Every year, when the San Sebastian Surf Film Festibal swings around, I try to convince myself I’m a surf cinefile. Then, after watching a dozen or so movies that invariably last 15 minutes to two hours too long, I decide that I will never again watch a surf film, that I hate Australian narrators, that ocean conservation is self-serving and futile, that singer-songwriters all sound the same, and that Kelly Slater gives far, far too many interviews. After a few days of decompressing from this mediated surfing-induced fugue, I snap out of it and can appreciate the kinetic beauty that constitutes our shared passion here at The Inertia. I’m also left with a set of distilled impressions about the state of surfing and surf filmmaking. Although this year I am unable to make it to the beer-and-tapas-fueled bachanal of San Sebastian, the coordinator Sancho Rodriguez, who is, as we speak, swilling directly from a bottle of 2005 rioja and whistling at the screen of the Teatro Prinicipal as the theater goes wild, was kind enough to send me a few screeners, and so, here are my thoughts:
I will never surf Puerto Escondido.
This place shows up, semi-obligatorially in big wave surfing flicks like “Chasing the Swell,” a Red Bull project that contains the usual mix of energy drink logos and nice cinematography. Somehow, they managed to give it the exact same title as an LA Times-sponsored piece that came out a few years ago. Not a standout film, but fun in the way that all heavy-water surf flicks are. Rake me over the reef at Pipeline, drop a lip on my head at Sunset, or bury me in the sand at the Wedge. The heavy, boiling cauldron that is beachbreak at Puerto Escondido terrifies me like no other. I suppose it draws on my earliest experiences with being out of my depth at a local beachbreak which were, as childhood traumas tend to be, more terrifying than any I’ve encountered since. The other issue is, of course, many big wave spots give you the option to paddle in through the channel, ashamed, but intact. If you can paddle out at a closing-out bay like Puerto and decide “Nope, I’ve made a terrible mistake,” the only way to get back to the sand is through the maelstrom. No, gracias.
The only thing I ever learn from Patagonia is that the Malloys are great on film.
I imagine this is how movies are planned at the Patagonia HQ: find a beautiful, pristine wilderness in danger of logging/development/mining/etc, get a weathered sailboat, find out which Malloy brother isn’t too busy at the moment, put him on said sailboat, then find dolphins, lots of dolphins. Such is their latest project, “Groundswell.” A crew of swarthy yet beautiful people go to somewhere swarthy yet beautiful, talk about its eminent destruction and surf a bit. This is environmental propaganda at its most enjoyable –a really pleasant film that surfers and non-surfers alike can enjoy. But as with many of their projects, there is a certain advertisement-tinged vagueness to them. Where are we again? Who is the corporate baddie? What are the issues? Wow, that Dan Malloy is still a demon in the water. Malloy surfs better than you, looks better than you with or without a beard, and is eight and a half feet tall in real life. Craig Anderson could live in the breast pocket of one of his lumberjack shirts. As was the case in “180 Degrees South” with his bro, Keith, the most lasting impressions are of the beauty of the sea, and the beauty of a Malloy brother interacting with it.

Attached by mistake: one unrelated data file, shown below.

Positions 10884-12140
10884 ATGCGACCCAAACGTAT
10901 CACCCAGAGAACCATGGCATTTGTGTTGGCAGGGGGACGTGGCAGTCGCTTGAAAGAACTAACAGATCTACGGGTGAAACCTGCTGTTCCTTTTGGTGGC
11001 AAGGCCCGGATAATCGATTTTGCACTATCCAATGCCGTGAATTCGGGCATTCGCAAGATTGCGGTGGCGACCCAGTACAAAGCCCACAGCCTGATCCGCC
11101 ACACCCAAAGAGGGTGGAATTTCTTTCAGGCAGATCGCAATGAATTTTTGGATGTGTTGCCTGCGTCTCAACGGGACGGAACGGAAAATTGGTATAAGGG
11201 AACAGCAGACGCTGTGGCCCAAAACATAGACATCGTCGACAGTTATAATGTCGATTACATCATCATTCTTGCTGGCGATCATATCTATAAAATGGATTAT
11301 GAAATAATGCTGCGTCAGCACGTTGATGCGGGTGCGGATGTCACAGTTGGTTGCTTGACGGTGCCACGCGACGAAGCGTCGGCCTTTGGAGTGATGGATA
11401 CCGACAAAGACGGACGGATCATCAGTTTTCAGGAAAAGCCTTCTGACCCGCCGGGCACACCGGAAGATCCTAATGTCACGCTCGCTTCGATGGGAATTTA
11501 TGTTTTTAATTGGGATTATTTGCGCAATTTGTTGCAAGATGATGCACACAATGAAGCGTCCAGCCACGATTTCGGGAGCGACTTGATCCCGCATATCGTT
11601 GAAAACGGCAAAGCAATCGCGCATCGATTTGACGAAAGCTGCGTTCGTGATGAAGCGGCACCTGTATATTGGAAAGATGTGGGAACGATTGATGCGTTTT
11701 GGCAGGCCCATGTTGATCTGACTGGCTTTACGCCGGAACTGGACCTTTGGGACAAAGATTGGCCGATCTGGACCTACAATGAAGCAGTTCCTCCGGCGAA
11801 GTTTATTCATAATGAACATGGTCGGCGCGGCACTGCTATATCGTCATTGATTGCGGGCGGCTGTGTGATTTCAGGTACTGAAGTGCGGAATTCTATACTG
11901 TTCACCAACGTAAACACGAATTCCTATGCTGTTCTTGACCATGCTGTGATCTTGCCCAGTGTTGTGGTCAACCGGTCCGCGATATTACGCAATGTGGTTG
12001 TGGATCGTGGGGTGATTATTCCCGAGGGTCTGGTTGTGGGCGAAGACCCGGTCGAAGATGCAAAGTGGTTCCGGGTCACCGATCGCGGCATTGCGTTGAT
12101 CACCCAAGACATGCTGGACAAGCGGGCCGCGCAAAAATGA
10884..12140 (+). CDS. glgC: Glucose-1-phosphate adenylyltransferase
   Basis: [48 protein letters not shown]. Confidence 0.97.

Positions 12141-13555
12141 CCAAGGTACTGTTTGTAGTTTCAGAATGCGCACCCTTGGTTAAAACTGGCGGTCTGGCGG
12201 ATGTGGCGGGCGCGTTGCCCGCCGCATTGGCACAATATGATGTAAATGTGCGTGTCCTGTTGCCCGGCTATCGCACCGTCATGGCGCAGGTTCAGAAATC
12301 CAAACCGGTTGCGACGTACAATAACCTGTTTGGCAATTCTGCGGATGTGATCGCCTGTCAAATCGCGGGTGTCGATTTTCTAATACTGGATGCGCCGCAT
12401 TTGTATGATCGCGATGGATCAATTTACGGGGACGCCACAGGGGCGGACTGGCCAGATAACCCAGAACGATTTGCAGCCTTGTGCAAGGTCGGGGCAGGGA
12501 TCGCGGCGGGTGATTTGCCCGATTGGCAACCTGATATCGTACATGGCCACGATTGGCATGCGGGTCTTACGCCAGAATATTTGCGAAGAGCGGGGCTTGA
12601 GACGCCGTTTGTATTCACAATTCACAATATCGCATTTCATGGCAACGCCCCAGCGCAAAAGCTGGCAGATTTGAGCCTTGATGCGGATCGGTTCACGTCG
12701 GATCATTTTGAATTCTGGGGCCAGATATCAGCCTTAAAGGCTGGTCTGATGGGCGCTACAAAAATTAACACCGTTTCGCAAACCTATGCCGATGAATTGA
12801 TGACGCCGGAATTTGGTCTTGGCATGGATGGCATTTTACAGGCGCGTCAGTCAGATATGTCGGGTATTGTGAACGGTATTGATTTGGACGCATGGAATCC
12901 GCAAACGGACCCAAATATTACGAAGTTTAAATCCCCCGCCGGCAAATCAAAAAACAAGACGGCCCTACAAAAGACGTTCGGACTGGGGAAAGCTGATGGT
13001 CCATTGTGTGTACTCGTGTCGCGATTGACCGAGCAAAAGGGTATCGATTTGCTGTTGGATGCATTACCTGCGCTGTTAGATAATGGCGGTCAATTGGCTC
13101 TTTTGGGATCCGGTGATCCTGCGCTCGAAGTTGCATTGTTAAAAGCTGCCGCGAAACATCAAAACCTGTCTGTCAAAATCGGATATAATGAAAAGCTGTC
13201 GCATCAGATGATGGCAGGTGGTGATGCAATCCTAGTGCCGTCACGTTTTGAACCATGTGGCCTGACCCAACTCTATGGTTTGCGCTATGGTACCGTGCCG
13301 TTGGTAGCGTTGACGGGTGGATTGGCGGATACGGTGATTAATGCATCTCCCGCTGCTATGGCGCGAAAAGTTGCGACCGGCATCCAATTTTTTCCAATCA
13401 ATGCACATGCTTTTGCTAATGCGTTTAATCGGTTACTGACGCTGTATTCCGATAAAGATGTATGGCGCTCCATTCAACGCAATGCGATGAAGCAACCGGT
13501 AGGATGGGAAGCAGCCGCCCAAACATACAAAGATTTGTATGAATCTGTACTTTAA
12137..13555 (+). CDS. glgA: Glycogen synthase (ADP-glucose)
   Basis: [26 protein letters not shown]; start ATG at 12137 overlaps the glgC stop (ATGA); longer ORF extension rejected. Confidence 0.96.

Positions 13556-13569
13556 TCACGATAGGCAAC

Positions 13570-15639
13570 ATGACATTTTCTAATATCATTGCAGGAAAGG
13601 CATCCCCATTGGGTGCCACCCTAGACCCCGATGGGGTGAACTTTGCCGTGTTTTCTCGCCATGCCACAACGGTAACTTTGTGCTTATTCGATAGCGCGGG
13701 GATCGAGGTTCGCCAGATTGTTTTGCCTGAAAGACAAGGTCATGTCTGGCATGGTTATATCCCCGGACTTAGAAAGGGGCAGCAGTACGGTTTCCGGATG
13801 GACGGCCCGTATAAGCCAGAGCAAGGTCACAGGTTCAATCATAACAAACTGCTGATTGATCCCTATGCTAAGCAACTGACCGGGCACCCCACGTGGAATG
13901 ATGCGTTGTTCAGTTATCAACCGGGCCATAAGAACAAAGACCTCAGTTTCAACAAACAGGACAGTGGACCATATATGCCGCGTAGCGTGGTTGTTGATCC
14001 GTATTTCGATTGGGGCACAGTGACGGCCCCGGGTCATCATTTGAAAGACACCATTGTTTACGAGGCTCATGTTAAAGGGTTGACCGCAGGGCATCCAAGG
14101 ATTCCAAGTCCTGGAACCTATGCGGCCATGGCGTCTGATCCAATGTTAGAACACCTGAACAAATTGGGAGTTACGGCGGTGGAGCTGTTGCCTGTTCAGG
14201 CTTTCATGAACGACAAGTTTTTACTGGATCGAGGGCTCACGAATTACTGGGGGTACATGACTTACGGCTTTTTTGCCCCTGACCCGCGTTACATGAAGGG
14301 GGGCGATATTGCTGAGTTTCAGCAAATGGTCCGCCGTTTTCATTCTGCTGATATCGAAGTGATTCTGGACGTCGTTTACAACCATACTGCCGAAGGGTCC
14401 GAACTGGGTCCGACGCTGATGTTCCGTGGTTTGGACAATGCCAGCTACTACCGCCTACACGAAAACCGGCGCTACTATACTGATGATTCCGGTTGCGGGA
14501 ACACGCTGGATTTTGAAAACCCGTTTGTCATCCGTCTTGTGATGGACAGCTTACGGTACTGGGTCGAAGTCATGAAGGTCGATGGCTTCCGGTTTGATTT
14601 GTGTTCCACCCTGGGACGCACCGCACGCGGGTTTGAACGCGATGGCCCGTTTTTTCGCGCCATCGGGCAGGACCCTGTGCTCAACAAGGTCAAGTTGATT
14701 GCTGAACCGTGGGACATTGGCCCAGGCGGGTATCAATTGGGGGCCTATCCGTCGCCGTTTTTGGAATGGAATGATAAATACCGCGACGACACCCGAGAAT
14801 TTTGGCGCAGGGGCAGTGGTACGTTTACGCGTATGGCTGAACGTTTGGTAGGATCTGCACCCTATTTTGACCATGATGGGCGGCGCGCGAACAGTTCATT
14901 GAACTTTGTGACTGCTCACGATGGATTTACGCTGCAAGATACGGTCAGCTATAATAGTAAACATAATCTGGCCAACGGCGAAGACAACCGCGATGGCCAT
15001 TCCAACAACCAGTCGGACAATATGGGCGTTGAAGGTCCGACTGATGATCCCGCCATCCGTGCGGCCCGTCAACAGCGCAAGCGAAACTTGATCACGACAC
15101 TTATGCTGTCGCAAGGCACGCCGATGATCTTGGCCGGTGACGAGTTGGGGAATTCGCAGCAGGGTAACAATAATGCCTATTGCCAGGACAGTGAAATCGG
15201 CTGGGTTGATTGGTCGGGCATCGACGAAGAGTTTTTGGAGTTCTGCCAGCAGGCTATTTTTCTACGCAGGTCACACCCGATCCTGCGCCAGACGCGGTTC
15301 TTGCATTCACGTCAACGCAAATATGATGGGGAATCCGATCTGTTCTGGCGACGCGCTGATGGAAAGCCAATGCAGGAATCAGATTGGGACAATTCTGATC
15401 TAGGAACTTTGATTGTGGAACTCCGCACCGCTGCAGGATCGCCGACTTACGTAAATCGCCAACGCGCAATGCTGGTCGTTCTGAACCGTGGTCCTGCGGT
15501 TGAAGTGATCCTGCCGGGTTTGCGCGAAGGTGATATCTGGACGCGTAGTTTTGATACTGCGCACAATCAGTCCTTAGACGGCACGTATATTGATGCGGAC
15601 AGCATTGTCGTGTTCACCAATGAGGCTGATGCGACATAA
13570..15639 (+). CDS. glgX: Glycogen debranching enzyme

Scandinavians are strange and wonderful.
Last year, “Finnsurf” was the darling of the festival. This year, I’m hoping the Norwegian flick “Nordfor Sola” (North of the Sun) builds on that. It revolves around two guys who spend a winter in a self-built hobbit hole at the base of a small bay in the Arctic Circle. Apparently no one went crazy and/or resorted to cannibalism, which is mildly disappointing, but also more uplifting. I’m fascinated by Scandinavian surf films, aside from the fantastic landscape shots, because they bring a unique vision to surf films that adds immeasurably to a cultural milieu that sometimes feels dominated by the tired clichés of California and Australia.
Documenting one swell is something that has not, in the past, been done enough on film. This strikes me as strange as it is the obvious and dominant time frame that surfers live in – basically a natural narrative structure. I’m glad Taylor Steele has evolved from his earlier days of endless, three-minute profile sections and turned his unceasingly acute eye to the chasing of one swell with the two surfers I enjoy watching more than anyone else in the world right now: Dave Rastovich and Craig Anderson. Just don’t interview them too much. It ain’t new, but it’s certainly worth a look.
I’d like to issue a challenge to all aspiring surf auteurs. Make a surf film without using the following types of B-Roll: shots of surfers looking out car windows wearing sunglasses, shots of surfers strumming on guitars, shots of surfers looking out of plane windows and at islands, shots of grizzled men in turbans staring at the camera in North Africa, shots of small children laughing in Indonesia or South Africa, and of course, the shot of surfers with their boards hanging out of tuks tuks. Each one of these and a few more besides is so overused and formulaic it has become part of a lingua franca that lost all semblance of meaning long ago.
Now that I’m in the mood, let’s talk about surf films. Add any favorites you’ve seen recently, or any thoughts on the state of the art, in general.